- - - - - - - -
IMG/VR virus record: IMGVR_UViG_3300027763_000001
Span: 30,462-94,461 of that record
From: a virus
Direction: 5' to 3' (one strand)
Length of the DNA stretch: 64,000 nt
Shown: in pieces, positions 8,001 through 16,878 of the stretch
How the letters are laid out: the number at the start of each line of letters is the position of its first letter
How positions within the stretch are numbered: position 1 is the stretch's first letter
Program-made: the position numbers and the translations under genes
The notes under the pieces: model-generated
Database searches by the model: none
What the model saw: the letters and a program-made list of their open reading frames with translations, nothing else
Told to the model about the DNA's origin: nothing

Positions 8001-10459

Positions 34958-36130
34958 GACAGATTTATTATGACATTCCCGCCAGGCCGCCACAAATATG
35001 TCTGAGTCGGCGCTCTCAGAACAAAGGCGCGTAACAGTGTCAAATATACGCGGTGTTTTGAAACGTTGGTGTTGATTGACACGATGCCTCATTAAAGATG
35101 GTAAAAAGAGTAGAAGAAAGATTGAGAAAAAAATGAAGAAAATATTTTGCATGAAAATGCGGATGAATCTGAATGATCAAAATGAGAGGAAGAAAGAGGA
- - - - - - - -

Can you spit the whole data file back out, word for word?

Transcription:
IMG/VR virus record: IMGVR_UViG_3300027763_000001
Span: 30,462-94,461 of that record
From: a virus
Direction: 5' to 3' (one strand)
Length of the DNA stretch: 64,000 nt
Shown: in pieces, positions 8,001 through 16,878 of the stretch
How the letters are laid out: the number at the start of each line of letters is the position of its first letter
How positions within the stretch are numbered: position 1 is the stretch's first letter
Program-made: the position numbers and the translations under genes
The notes under the pieces: model-generated
Database searches by the model: none
What the model saw: the letters and a program-made list of their open reading frames with translations, nothing else
Told to the model about the DNA's origin: nothing

Positions 8001-10459

Positions 34958-36130
34958 GACAGATTTATTATGACATTCCCGCCAGGCCGCCACAAATATG
35001 TCTGAGTCGGCGCTCTCAGAACAAAGGCGCGTAACAGTGTCAAATATACGCGGTGTTTTGAAACGTTGGTGTTGATTGACACGATGCCTCATTAAAGATG
35101 GTAAAAAGAGTAGAAGAAAGATTGAGAAAAAAATGAAGAAAATATTTTGCATGAAAATGCGGATGAATCTGAATGATCAAAATGAGAGGAAGAAAGAGGA